14. groot says:

    Yes, the speed limit should have been raised years ago. Those speed bumps will slow down a truck. There must have been too many recently arrived city employees being late for work?

  15. Dave says:

    Just more waste from the city. Must be a slow year our they have money to burn before year end.

  16. Dave says:

    “” Markingthedays says:
    November 10, 2015 at 5:31 pm

    Of course they are. Because the city excels at making roads a little more dangerous by raising speed limits in risky places. Ever try to take a left out of Racetrac in front of Palm Harbor shopping center? “”

    Oh don’t worry this big road project that is 99% completed is “supposed to fix that as well”, R.I.G.H.T.

  17. Fred says:

    Put up speeding cameras. That will fix it!!

  18. Geezer says:

    Leave the speed limits in place and ENFORCE them.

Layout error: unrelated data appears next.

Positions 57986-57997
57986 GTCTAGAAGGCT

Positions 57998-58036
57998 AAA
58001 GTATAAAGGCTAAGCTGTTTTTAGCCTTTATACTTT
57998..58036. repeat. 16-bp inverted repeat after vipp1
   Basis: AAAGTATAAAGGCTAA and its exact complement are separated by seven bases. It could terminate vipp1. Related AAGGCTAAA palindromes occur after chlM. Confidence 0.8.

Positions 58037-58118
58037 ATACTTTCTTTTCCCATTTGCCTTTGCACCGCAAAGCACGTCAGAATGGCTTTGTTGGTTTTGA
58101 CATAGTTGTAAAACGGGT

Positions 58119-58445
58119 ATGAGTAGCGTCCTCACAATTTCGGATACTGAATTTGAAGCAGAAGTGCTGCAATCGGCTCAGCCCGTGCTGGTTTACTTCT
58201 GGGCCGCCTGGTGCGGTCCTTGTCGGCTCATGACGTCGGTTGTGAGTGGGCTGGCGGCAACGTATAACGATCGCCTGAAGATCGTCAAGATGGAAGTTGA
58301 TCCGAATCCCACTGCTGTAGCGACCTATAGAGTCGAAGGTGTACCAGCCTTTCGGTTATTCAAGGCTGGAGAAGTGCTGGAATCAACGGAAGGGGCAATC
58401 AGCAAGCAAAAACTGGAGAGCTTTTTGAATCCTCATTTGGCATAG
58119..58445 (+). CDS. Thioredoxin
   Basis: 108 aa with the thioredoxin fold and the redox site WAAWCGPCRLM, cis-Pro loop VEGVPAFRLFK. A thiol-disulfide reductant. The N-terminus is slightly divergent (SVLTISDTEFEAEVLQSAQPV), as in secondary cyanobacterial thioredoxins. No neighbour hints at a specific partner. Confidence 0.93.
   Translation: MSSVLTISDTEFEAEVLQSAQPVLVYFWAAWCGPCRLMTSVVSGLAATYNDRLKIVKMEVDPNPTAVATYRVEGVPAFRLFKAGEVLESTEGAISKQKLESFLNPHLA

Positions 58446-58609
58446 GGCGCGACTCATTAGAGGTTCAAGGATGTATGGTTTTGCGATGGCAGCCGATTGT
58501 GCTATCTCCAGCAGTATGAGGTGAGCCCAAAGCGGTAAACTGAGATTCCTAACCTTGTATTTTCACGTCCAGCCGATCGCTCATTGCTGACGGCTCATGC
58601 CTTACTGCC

19. James C Walker says:

    This is terribly simple, if safety is the true goal. Speed limits should be set at the 85th percentile speed of free flowing traffic under good conditions, rounded to the nearest 5 mph interval.
    If 85% are at or under 17 mph – post 15
    If 85% are at or under 18-22 mph – post 20
    If 85% are at or under 23-27 mph – post 25
    If 85% are at or under 28-32 mph – post 30

    The FDOT Speed Zoning manual has more details, but the above is the key point.

    James C. Walker, Life Member – National Motorists Association